Israel being a country I would say suffering past traumas, with the mindset to do everything to prevent a second holocaust, and with this comparison being drawn - I think, it's the wrong comparison, but yet it's still there - a comparison between Adolf Hitler and President Ahmadinejad, a comparison that is prompt by Prime Minister Netanyahu - when you put all of this together, you end up with one administration only, and this is to do whatever Israel can to prevent Iran from obtaining this capability.

CONAN: Ronen Bergman is our guest, a senior analyst for Yedioth Ahronoth, the Israeli newspaper, the author of a article on the cover of this week's New York Times' Sunday Magazine, "Will Israel Attack Iran?" You're listening to TALK OF THE NATION from NPR News. And Chris(ph) is on the line. Chris is with us from Central California.

CHRIS: Hi. Thank you for taking my call. I understand clearly that the United States is a big part of the equation at - in striking Iran from the Israeli standpoint. But we're in an election year, and the timetable of having to strike between nine to 12 months would indicate that the strike would have to come before the election. And if this strike went poorly and had a very negative effect, say, on the election, is that part of the calculation?

CONAN: Ronen Bergman, what the kinds of advance notice would Israel give to the United States? What terms of the election timing does Israel take into account?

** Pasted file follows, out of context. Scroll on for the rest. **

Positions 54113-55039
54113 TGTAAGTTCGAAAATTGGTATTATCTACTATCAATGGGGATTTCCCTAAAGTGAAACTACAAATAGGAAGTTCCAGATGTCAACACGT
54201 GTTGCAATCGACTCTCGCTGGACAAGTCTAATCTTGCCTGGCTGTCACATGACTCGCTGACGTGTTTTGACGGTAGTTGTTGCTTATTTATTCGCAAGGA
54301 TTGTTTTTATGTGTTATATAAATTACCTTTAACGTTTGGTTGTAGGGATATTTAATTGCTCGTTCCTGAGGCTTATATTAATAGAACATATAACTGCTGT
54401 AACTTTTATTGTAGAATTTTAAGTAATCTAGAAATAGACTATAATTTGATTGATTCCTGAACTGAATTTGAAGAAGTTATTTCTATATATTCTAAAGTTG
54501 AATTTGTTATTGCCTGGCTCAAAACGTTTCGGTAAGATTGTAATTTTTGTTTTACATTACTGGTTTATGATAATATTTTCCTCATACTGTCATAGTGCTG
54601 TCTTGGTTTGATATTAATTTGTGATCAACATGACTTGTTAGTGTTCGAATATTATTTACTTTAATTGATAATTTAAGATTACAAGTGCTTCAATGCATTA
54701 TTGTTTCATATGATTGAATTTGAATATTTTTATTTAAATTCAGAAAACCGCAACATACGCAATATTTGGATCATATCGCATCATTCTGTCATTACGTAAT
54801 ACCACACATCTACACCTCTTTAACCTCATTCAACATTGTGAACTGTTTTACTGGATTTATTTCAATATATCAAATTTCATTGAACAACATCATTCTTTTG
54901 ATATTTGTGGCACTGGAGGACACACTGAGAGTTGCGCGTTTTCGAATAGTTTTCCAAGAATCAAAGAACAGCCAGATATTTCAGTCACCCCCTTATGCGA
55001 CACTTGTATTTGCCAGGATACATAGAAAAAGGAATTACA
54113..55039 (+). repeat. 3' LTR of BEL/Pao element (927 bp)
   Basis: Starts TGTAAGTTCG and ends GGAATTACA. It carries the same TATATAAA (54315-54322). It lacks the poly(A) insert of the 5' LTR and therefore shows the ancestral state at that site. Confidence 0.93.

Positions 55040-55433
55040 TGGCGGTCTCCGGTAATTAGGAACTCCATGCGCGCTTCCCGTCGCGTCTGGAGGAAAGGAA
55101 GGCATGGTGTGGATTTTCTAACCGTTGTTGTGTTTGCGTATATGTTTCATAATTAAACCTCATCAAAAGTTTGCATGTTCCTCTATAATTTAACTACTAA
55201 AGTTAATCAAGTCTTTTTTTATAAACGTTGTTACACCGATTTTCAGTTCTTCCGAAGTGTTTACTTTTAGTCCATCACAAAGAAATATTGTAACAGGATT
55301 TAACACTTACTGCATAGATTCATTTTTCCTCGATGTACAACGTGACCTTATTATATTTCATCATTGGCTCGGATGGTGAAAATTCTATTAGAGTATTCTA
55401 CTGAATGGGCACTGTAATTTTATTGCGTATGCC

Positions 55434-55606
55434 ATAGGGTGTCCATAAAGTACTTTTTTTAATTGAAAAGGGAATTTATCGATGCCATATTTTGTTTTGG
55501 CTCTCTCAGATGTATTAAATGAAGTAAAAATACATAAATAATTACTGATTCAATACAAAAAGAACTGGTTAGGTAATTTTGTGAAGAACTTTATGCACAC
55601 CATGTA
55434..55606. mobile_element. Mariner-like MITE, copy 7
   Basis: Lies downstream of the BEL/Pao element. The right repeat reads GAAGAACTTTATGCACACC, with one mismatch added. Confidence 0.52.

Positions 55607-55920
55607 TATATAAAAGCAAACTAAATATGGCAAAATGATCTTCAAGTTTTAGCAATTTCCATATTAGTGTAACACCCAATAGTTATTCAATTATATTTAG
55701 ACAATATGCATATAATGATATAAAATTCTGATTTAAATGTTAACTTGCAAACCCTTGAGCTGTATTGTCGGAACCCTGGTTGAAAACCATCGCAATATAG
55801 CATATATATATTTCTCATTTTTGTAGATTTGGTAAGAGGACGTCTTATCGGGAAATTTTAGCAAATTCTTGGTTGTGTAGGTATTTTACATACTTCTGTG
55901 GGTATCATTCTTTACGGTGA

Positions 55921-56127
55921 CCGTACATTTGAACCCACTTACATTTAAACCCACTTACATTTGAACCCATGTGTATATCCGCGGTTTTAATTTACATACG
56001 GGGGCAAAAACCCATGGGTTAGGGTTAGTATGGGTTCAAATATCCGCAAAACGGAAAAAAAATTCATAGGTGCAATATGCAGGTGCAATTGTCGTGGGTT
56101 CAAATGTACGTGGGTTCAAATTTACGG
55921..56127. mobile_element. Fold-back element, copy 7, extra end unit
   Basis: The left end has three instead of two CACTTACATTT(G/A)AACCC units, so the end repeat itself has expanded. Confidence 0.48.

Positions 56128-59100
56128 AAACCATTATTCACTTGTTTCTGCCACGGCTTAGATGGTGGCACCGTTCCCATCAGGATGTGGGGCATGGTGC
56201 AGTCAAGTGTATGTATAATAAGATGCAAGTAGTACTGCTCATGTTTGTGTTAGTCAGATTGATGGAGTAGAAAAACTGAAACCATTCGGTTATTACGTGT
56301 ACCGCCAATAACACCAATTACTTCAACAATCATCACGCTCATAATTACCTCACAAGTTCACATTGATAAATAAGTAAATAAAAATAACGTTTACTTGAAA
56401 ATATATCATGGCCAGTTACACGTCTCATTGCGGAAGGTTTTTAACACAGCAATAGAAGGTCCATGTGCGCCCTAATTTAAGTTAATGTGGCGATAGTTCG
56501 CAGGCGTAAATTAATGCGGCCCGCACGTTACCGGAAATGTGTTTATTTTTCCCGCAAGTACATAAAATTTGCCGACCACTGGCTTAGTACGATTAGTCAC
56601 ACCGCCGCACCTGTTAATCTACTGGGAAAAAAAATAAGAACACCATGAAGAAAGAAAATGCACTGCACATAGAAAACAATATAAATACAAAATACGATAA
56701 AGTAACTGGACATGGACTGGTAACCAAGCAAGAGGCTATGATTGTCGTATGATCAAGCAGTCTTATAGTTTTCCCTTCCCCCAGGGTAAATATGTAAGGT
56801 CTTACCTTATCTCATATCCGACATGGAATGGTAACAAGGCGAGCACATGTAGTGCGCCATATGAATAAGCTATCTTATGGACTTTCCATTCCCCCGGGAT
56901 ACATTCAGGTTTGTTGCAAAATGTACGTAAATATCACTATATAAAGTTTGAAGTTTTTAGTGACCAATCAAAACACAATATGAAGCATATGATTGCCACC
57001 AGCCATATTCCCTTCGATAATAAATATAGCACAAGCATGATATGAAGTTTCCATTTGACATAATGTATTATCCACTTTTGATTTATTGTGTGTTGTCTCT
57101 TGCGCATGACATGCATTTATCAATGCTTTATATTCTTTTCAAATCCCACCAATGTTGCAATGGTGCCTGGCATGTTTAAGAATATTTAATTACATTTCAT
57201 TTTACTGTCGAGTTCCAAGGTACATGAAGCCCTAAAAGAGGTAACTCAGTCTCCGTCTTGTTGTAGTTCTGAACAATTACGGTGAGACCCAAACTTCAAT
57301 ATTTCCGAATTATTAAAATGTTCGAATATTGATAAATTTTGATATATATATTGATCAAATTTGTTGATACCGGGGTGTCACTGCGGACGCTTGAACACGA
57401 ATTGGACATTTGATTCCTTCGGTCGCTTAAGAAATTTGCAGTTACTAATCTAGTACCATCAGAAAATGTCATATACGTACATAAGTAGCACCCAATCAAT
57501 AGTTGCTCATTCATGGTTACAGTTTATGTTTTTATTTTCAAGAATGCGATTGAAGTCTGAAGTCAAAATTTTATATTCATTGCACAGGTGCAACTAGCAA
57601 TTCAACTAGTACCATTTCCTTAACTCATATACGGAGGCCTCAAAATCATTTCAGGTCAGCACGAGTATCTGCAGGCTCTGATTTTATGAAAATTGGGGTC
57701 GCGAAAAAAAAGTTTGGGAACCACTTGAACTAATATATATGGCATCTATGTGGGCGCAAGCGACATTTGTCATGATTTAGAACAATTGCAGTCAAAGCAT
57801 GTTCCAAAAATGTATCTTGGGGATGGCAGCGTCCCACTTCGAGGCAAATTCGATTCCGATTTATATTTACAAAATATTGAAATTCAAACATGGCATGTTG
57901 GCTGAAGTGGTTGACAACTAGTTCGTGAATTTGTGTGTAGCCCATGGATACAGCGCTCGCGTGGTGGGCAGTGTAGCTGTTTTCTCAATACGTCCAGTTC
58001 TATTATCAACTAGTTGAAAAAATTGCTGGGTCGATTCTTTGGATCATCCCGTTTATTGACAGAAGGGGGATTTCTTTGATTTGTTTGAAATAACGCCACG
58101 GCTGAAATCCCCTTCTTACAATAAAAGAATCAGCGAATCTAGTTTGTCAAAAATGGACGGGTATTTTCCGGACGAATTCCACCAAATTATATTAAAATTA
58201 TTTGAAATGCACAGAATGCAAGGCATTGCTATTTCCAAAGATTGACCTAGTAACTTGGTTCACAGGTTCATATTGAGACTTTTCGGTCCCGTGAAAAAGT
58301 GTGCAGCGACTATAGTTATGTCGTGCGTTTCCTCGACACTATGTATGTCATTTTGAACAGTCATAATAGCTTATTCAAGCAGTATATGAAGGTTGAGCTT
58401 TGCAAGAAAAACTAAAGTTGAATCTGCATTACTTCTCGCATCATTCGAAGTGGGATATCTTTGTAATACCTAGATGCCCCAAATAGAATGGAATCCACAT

BERGMAN: Yeah, these are two different questions. The first about the alert. The United States has urged Israel not to strike and also request Israel to give the U.S. administration a heads up on a possible strike. The Israelis - the high rank Israelis negotiating with the administration have not given both. They did not promise not to attack, and they did not promise not to - or to give an early warning. On the other hand, the Americans use the same vague language when it came to the Israeli questions on what the United States exactly is willing to do in order to fulfill the presidential promise to do - to be determined to prevent Iran from being nuclear. So both sides are using - on the crucial questions are using a very vague language.

I would assume that Israel would give a few hours alert and hours - two hours, five hours alert to the United States just to hear the State's side and say, we have given you some sort of a pre-warning. The elections in the United States are considerations as the overall structure and the quality of the relations between the United States and Israel, which are perceived with all good reason as the most important strategic asset that Israel has. But at the end of the day when the main consideration is to prevent Iran from being a nuclear country when this threat is perceived as a national or as a major threat to national security of Israel is not an existential threat, then, I'm sorry to say, but I think that all other considerations are becoming minor. And...